I don't think it's so surprising that these debates go on or that they easily turn vituperative. People have been killing other people over matters of belief since time immemorial (including atheists; e.g. Communist regimes). Faith can inspire the highest expression of love and beauty, but it's a topic that can often give rise to hate and fear as well.
It should be surprising (I think) and certainly is sad (I'm certain) that such discussions become "vituperative" from the Christian side. Nothing seemed to upset Jesus other than lack of faith and hypocrisy--both of which are in flagrant deployment when Christians are being vituperative.
I don't think the atheists "secretly want to believe" at all, Rob.
I think Camassia is on to something when she says that things aren't often debated.
This is true in secular society AND in Christian society. Doubt or questions are seen as a sign of weakness within churches, a weakness that needs to be eliminated by the stronger Christians -- not as reasonable debate.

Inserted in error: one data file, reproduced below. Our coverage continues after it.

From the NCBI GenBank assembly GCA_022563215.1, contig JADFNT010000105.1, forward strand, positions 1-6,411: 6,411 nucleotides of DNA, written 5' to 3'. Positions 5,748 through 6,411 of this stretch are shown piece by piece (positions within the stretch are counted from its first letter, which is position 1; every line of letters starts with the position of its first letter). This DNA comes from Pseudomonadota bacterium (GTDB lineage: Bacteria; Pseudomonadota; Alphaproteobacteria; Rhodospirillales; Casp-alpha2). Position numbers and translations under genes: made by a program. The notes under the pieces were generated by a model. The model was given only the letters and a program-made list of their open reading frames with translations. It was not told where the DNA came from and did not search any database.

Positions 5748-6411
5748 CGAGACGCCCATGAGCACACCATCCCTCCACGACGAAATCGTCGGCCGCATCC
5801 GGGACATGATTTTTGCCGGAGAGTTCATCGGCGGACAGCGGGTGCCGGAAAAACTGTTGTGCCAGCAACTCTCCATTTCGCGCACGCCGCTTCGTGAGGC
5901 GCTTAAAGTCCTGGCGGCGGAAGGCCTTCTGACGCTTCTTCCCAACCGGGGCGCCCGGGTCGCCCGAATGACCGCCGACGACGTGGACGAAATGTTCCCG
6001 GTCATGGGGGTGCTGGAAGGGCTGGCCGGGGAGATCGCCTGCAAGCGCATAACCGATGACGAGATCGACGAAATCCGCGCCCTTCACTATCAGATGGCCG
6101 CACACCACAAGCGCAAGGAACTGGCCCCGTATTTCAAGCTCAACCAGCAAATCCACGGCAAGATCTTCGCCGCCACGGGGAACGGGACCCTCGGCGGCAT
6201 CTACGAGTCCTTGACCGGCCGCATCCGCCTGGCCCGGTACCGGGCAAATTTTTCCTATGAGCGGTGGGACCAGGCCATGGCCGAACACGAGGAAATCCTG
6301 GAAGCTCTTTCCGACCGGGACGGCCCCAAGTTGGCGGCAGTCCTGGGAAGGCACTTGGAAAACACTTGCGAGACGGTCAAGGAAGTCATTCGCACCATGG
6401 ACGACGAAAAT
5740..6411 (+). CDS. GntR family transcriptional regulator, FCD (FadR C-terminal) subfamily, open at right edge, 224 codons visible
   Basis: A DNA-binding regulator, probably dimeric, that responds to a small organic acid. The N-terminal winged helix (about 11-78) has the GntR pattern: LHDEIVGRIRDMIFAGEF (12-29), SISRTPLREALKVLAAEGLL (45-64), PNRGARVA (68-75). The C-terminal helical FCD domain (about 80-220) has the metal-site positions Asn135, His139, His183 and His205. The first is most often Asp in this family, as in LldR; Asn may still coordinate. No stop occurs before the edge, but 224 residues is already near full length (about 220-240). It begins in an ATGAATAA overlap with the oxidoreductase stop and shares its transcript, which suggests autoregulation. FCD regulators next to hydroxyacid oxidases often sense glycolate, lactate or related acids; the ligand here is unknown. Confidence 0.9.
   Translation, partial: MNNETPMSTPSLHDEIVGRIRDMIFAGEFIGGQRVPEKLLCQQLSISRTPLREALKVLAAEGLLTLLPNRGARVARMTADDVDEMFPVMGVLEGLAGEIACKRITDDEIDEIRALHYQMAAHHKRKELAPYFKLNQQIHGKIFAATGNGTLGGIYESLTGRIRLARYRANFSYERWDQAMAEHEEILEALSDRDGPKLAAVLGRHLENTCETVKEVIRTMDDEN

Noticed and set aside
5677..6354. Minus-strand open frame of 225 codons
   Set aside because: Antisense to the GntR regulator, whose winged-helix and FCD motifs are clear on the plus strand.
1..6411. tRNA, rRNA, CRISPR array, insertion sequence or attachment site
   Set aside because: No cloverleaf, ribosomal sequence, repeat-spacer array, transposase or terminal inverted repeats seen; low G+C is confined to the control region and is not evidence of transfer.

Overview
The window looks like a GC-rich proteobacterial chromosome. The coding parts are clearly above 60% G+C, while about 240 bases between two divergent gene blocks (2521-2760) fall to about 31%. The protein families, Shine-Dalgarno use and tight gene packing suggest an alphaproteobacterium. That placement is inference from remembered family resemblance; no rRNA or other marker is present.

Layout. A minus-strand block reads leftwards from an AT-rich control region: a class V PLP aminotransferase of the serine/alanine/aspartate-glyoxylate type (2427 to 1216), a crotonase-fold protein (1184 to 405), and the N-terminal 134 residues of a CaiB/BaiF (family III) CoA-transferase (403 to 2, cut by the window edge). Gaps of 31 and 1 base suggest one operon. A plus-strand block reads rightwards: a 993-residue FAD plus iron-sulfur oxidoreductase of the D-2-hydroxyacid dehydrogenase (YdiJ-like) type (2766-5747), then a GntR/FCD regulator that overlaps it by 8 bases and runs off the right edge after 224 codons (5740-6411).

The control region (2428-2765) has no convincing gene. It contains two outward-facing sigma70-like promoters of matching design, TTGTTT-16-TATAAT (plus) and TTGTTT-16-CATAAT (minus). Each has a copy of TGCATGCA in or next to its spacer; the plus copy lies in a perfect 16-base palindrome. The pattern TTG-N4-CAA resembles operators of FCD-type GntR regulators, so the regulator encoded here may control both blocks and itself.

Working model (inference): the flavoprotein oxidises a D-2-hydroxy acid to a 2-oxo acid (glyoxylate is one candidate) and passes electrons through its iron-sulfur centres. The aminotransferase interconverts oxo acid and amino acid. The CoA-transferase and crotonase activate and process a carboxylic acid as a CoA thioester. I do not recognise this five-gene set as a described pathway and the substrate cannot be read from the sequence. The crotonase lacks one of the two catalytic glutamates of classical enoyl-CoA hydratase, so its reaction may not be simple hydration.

Within Christian churches, the most rigorous discussion only consists of one person tentatively voicing some kind of doubt, and a "wiser" Christian providing some sort of awful analogy or faulty logic ("he's either liar, lunatic, or Lord!") which the others are expected to accept. Even if they don't accept it, they simply be quiet. After all -- if they don't believe yet, it's because their faith isn't great enough to see The Truth. It's not a case of faulty arguments, because after all, absolute Truth is on the side of the faith authority.